Four more people in Washington state have died due to the coronavirus, raising the total number of deaths in the US to six.
Health officials for Seattle and King County on Monday announced four deaths due to COVID-19, the respiratory disease caused by the coronavirus, including three people in Kirkland, Washington. A resident of Snohomish County has also died. These come in addition to two deaths in Washington confirmed over the weekend.
To combat the spread, health officials for King County said Monday they're purchasing a motel to house patients in isolation and setting up modular housing units in public parking lots and available lands.
"We have moved to a new stage in the fight to contain and mitigate this outbreak," said County Executive Dow Constantine during a briefing. "We will direct all available resources to help cities, health care facilities, businesses and families continue life as normally as possible."
Over the weekend, the Washington State Department of Health confirmed two fatalities in the US. "The first US death from COVID-19 has occurred here in the state of Washington," the department said in a tweet Saturday.
The first patient died at a hospital in Kirkland, near Seattle. The man was in his 50s with an underlying health condition, state health officials said during a briefing Saturday afternoon. A second death was confirmed at the same facility on Sunday evening and was a man in his 70s, also with underlying health conditions.
Washington Gov. Jay Inslee said Saturday that the state is working to keep its citizens safe, and he declared a state of emergency.
"In partnership with the Washington State Department of Health, the Washington State Department of Emergency Management and local and community health partners, we are strengthening our preparedness and response efforts," Inslee said in a statement. "I am committed to keeping Washingtonians healthy, safe and informed." Officials said Saturday that the CDC would send a team to Washington state to assist in an investigation of the virus there.
Discovered in December in China, the coronavirus has spread globally, so far killing more than 3,00 people and infecting about 90,000. Washington state was also the site of the first case in the US, a traveler who had returned from China. The person has since recovered and been released, The New York Times noted.
State health officials said Saturday there wasn't any evidence the first patient who died in Washington had recently traveled or been in contact with anyone known to be infected. On Friday, similarly unexplained cases of coronavirus infections appeared in Northern California and Oregon, with specialists saying they could point to a spread of the virus in the US, the Times said.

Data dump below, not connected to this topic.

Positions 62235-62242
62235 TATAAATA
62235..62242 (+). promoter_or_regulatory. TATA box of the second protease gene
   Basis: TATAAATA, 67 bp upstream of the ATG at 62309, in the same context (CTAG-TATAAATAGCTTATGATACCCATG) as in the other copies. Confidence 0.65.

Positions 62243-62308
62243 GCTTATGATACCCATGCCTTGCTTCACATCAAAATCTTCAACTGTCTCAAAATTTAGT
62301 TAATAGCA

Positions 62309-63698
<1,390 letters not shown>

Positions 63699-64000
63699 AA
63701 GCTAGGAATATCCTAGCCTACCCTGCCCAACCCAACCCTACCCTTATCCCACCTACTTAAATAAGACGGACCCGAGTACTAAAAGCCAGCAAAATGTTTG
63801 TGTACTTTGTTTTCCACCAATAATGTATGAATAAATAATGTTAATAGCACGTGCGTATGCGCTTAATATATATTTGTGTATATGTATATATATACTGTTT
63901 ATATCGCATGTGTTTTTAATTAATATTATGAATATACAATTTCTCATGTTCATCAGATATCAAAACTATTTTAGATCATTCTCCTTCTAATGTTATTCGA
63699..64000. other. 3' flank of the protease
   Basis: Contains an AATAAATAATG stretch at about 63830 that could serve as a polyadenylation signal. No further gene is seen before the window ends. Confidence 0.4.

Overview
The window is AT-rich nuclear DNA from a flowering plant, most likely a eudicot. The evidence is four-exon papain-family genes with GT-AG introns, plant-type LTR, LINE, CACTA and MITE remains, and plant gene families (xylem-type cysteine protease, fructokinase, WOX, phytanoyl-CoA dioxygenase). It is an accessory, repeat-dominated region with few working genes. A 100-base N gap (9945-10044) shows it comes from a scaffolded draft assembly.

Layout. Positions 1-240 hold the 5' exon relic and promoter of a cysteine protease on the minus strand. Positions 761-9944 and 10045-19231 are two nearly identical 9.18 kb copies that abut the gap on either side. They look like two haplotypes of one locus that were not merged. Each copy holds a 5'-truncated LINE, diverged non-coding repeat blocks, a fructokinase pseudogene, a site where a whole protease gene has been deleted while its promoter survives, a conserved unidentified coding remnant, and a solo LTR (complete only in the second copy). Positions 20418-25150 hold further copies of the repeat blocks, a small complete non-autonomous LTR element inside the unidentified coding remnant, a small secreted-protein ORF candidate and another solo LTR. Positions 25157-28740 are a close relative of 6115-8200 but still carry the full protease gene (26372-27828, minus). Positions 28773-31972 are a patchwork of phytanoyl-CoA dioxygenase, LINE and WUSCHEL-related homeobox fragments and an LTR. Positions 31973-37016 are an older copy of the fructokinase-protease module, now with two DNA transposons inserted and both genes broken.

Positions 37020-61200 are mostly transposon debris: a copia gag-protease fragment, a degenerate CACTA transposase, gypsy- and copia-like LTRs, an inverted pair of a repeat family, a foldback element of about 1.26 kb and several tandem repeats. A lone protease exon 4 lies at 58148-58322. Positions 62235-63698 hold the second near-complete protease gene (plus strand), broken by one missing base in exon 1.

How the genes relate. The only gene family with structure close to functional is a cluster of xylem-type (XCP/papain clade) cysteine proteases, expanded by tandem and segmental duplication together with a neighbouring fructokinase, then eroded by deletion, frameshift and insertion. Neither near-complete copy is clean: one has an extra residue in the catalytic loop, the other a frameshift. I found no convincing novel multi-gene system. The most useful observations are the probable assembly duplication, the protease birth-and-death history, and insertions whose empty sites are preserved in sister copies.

At a White House press conference Saturday, President Donald Trump had mistakenly identified the Washington state fatality as a woman, but the US Centers for Disease Control and Prevention later issued a statement saying it had incorrectly described the patient's gender in a briefing with Trump.
Kirkland, the site of Saturday's death, is also near Redmond, where Microsoft is headquartered. It's unclear how the news might affect the company. A spokesperson said Microsoft is keeping an eye on the situation.
"The health and safety of our employees is our top priority at Microsoft," the spokesperson said in a statement. "We are providing real-time guidance to employees in all affected regions. We will continue to monitor the situation and take action as necessary to help protect employees."
So far,in various ways. Major tech shows such as , the and have been canceled, travel plans have been disrupted, , and both and have issued financial warnings related to the outbreak.
On Friday, Google said an employee in its Zurich office, though the office itself remains open. Apple has temporarily closed its corporate offices and contact centers in China.
During Saturday's press briefing, the Washington state health officials emphasized that 80% of coronavirus cases are mild and that people most at risk are individuals at least 60 years old who have underlying health conditions. But because some cases can be severe, the officials encouraged people to, among other things, wash their hands frequently; avoid touching their eyes, ears, nose and face; stay home from work or school if sick; have a plan for looking after any family members who might become ill; and cut down on social contact.
They also pointed to the CDC's coronavirus prevention page. (The World Health Organization has a COVID-19 prevention page too.) The officials added that businesses should start thinking about how their employees can have less contact with one another, in case such a step becomes necessary, and they mentioned options such as telecommuting and videoconferencing.
Originally published Feb. 29, 11:04 a.m. PT, and updated with details as information has emerged.